The possibilities offered by using biometric tools in your research are enormous – but we all know that getting started can seem difficult. That’s why we’ve put together a short tutorial, showing you how you can set everything up and get running with a biometric research study in just 120 seconds.

For this demonstration, we used eye tracking, measurements of galvanic skin response (GSR), and facial expression analysis. These three metrics work well in complementing each other, by providing a range of different analytics and information that inform us about an individual’s arousal, emotion, and attention.

Eye Tracking Pocket Guide Insert

Eye tracking tells you exactly what the participant is looking at and at exactly what time they do so. If you know what someone is looking at, you can trace their response back to the stimulus. Facial expression analysis can tell you how someone is feeling, as their expressions mirror their internal feelings. GSR works well when combined with this, as a measure of physiological arousal.

By combining the these three measures, we can know what someone is responding to, how they feel about it, and how strongly.

So, on to the set up. For ultimate transparency, we’ve even made a video of the process, so you can see for yourself how it works. We already began with some of the basics – the computer is already on, the software is installed – these should of course be sorted before, and then everything can fall into place.

You can either watch the video, or keep reading to get a step-by-step description of the process.

  1. First up is attaching all the sensors – the webcam and eye tracker are simply plugged in, and the GSR device is to the participant. The index and ring finger are commonly used to avoid the electrodes getting too close to each other.
  2. Now we’re going to set up a study in iMotions – this is a matter of pressing a few buttons – add a study, and press next.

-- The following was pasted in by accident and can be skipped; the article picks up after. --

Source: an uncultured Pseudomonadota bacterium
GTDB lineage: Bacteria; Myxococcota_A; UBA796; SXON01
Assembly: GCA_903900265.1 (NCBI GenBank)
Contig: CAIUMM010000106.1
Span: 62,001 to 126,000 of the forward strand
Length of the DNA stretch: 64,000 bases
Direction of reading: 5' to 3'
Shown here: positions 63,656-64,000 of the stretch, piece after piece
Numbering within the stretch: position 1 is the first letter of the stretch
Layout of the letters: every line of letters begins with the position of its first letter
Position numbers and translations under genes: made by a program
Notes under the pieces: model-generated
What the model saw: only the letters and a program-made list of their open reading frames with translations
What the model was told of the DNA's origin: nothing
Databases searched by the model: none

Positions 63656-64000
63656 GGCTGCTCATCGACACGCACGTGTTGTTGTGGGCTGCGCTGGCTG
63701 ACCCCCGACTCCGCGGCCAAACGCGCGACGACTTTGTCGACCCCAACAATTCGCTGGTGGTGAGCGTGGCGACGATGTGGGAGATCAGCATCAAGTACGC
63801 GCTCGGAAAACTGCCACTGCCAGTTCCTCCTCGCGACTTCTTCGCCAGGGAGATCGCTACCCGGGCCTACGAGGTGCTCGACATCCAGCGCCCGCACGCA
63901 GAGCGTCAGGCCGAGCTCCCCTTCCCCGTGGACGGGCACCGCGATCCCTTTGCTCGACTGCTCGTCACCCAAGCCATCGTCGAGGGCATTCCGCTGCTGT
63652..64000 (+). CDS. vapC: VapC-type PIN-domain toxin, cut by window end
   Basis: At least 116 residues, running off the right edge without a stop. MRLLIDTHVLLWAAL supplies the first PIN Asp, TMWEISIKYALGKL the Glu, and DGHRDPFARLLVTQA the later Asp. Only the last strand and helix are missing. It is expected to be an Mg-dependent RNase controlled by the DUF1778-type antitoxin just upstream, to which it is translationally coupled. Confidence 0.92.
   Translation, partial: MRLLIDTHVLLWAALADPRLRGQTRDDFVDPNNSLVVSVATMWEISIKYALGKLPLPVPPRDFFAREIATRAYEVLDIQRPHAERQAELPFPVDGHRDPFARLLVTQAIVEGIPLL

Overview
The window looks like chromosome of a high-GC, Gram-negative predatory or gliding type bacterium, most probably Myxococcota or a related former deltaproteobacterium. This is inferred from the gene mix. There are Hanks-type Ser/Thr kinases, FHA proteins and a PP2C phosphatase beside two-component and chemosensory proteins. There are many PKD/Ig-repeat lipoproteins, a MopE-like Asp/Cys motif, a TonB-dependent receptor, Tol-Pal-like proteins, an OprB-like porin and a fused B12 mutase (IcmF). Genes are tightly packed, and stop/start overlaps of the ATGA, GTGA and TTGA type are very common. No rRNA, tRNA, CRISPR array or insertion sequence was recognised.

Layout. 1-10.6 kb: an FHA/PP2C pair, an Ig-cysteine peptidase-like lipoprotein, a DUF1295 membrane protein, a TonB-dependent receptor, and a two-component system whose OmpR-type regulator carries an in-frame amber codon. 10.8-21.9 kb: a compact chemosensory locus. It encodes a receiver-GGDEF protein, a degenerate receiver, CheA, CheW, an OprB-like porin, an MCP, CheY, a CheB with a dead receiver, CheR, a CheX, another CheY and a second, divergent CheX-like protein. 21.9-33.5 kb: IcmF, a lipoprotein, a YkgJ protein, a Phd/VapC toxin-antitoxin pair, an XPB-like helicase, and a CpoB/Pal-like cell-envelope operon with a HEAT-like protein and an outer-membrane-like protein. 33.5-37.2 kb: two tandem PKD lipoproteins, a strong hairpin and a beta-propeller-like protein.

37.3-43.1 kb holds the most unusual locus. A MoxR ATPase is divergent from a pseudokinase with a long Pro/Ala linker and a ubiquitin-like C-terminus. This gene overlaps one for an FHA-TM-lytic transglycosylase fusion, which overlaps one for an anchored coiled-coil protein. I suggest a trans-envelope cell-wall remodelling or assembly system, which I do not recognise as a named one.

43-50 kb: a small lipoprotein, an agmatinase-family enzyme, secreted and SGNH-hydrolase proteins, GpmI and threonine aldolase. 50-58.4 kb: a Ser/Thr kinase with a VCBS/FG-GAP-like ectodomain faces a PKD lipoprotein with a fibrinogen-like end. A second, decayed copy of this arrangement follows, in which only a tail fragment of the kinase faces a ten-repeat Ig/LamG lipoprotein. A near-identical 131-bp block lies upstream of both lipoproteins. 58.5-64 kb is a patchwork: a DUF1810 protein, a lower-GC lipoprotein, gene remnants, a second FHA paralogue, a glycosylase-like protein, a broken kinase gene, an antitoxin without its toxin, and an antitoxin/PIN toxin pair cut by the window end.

3. Now we click to add the sensors – eye tracking, GSR, and facial expression analysis (for this study, we used a Tobii X30 eye tracker, a shimmer GSR device, and the Affectiva engine for facial expression analysis).
  4. Now you just need the stimulus – just another click away. Select the type of stimulus, then upload or link to what you want to show (or create the survey if you’re doing that).
  5. Now add the respondent details.
  6. Finally, make sure the participant is sitting close enough and that the signals are being received (i.e. look at the panels at the bottom of the screen – if they’re good then you’re good – if not, move the participant closer, make sure the eye tracker can follow their eyes, and the webcam can see their face).
  7. Press record. You’re now a scientist.

That was the comprehensive version, but if you want this as a cheat-sheet, remember:

  1. Attach sensors
  2. Add study
  3. Select sensors
  4. Add stimuli
  5. Add participant information
  6. Press record

So what conclusions can we draw from this super-quick set up? Well, after our participant has watched the video clip, we can replay what they have been looking at, and determine both the strength and direction of their emotional response. This is great as an objective measure of the response of a participant to stimuli, and as you can see, it takes only seconds to set up.

When it comes to the results, we could take an aggregated view of all the data, or we could pinpoint certain moments, and identify what the participant was looking at – and how it made them feel. Of course, this can be expanded for a variety of stimuli presentation scenarios, and with multiple participants.

research participant

To get some insights into how the video was received, we could look for the peaks of GSR activity that are automatically calculated in iMotions (these denote the high points of physiological arousal), and relate them to both moments in the video by using eye tracking, and the emotional response with facial expression analysis. Conversely, we could also look for peaks relating to certain emotions / facial expressions, and find how strong the physiological arousal was, and what was being looked at.

That’s all there is to it – you can be up and running with your very own biometric study in no time (well, maybe 120 seconds). I hope you’ve enjoyed seeing how to get started with biometric research – if you want to learn more about how to use these tools to understand human behavior better, then check out our free and comprehensive human behavior guide!

Human Behavior Pocket Guide Insert